What is Knee Pain?
Knee pain refers to discomfort or soreness in the knee joint, which is the joint that connects the thigh bone (femur) to the shin bone (tibia). Knee pain can occur due to a variety of reasons, such as injuries, overuse, or underlying medical conditions.
Common causes of knee pain
- Acute injuries: Acute knee injuries are common in athletes and people who are physically active. Some of the common acute knee injuries include ligament tears, meniscus tears, and fractures.
- Overuse: Overuse of the knee joint can cause pain and discomfort, especially in individuals who engage in repetitive activities such as running or cycling.
- Arthritis: Arthritis is a condition that causes inflammation in the joint, which can result in pain and stiffness. Osteoarthritis is the most common form of arthritis that affects the knee joint.
- Tendinopathy: Tendinopathy is the inflammation or pain in response to increase activity, of a tendon, which can cause pain and discomfort in the knee joint.
- Bursitis: Bursitis is the inflammation of a bursa, which is a fluid-filled sac that cushions and lubricates the knee joint. Inflammation of the bursa can cause pain and swelling.
Common challenges of having knee pain
Knee pain can have a significant impact on an individual’s life. Depending on the severity of the pain, it can limit mobility and make it difficult to perform daily activities. Here are some of the ways knee pain can affect life:
- Limitations on physical activity – Knee pain can make it challenging to participate in physical activity, such as running, walking, or even climbing stairs. This can limit an individual’s ability to participate in recreational activities, perform work duties, or even complete basic household tasks.
- Reduced quality of life – Chronic knee pain can impact an individual’s overall quality of life by limiting their ability to enjoy hobbies, participate in social activities, or travel. This can lead to feelings of frustration, isolation, and even depression.
- Increased risk of falls – Individuals with knee pain may experience instability and balance problems, which can increase the risk of falls and injuries.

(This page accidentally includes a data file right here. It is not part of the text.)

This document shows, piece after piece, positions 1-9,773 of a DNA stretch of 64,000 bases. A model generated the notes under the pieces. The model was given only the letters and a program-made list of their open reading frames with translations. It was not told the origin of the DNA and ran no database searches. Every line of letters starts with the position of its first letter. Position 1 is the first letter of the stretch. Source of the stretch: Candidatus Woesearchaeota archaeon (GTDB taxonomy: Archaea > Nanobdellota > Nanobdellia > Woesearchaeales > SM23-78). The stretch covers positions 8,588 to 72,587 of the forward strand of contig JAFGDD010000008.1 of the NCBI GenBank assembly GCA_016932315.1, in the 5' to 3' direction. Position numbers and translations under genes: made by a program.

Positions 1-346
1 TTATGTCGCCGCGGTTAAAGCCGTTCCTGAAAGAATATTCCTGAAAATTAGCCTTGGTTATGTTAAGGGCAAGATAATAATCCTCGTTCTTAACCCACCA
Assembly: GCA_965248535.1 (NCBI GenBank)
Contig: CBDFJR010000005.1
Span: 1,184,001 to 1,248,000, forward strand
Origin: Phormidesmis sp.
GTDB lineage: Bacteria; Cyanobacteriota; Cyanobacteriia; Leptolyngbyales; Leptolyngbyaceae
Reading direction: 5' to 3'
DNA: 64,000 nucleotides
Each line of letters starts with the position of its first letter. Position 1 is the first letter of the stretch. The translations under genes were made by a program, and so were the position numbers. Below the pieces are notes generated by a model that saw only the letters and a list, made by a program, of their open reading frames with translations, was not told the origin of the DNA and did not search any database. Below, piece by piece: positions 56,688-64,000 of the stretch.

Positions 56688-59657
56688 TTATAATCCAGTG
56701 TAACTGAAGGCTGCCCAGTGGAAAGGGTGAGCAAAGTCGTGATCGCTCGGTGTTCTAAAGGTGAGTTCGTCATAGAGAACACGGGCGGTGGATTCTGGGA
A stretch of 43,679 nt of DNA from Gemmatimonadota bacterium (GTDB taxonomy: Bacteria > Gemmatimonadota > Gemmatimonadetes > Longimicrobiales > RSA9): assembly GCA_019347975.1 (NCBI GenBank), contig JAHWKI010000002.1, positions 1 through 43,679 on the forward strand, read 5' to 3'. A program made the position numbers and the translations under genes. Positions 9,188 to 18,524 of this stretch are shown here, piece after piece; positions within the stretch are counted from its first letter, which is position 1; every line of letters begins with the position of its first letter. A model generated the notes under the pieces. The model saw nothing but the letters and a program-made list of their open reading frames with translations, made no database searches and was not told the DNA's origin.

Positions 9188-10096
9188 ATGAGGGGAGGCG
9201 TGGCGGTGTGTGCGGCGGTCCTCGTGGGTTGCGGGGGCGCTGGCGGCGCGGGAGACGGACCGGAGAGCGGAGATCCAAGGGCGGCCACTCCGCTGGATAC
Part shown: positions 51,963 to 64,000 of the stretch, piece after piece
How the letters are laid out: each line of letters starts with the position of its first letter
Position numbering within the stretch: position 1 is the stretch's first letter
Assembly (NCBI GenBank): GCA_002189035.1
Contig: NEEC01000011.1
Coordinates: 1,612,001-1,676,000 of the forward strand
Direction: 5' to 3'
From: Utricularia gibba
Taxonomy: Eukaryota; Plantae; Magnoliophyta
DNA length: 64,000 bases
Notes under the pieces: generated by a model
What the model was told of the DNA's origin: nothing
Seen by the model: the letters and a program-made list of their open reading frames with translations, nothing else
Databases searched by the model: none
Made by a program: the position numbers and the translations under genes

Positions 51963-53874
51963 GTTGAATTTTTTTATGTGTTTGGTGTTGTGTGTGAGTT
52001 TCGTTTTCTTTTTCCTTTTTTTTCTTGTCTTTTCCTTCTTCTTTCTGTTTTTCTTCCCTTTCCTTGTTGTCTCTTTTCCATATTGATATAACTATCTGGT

- Sleep disturbances – Knee pain can make it difficult to get comfortable in bed, which can lead to sleep disturbances and fatigue, increasing risk of further injury.
- Emotional impact – Chronic knee pain is more than just a physical experience, it can have a significant emotional impact, leading to feelings of anxiety, depression, and decreased self-esteem.
It is important to seek physiotherapy advice if knee pain persists or worsens, as early diagnosis and treatment can help to minimise the impact of knee pain on an individual’s life.
Exercise as a Catalyst for Knee Pain Relief
Exercise has been shown to be very effective in improving knee pain by strengthening the muscles around the knee joint. By participating in regular and appropriate exercises, the knee can show improvements in:
- Strength in muscles that support the knee
Exercises that target the muscles around the knee joint, such as the quadriceps, hamstrings, and gluteal complex, can help to improve knee stability and reduce stress on the joint. Strengthening these muscles can also improve walking/running technique and balance, which can help to reduce the risk of falls and injuries.
- Increased flexibility
Stretching exercises can help to improve mobility and range of motion in the knee, which can reduce stiffness and pain. Improved flexibility can also help to reduce the risk of future injuries.
- Improved circulation
Exercise can help to improve circulation, which can reduce inflammation and promote healing in the knee joint. Improved circulation can also help to reduce pain and stiffness.
- Promoting weight loss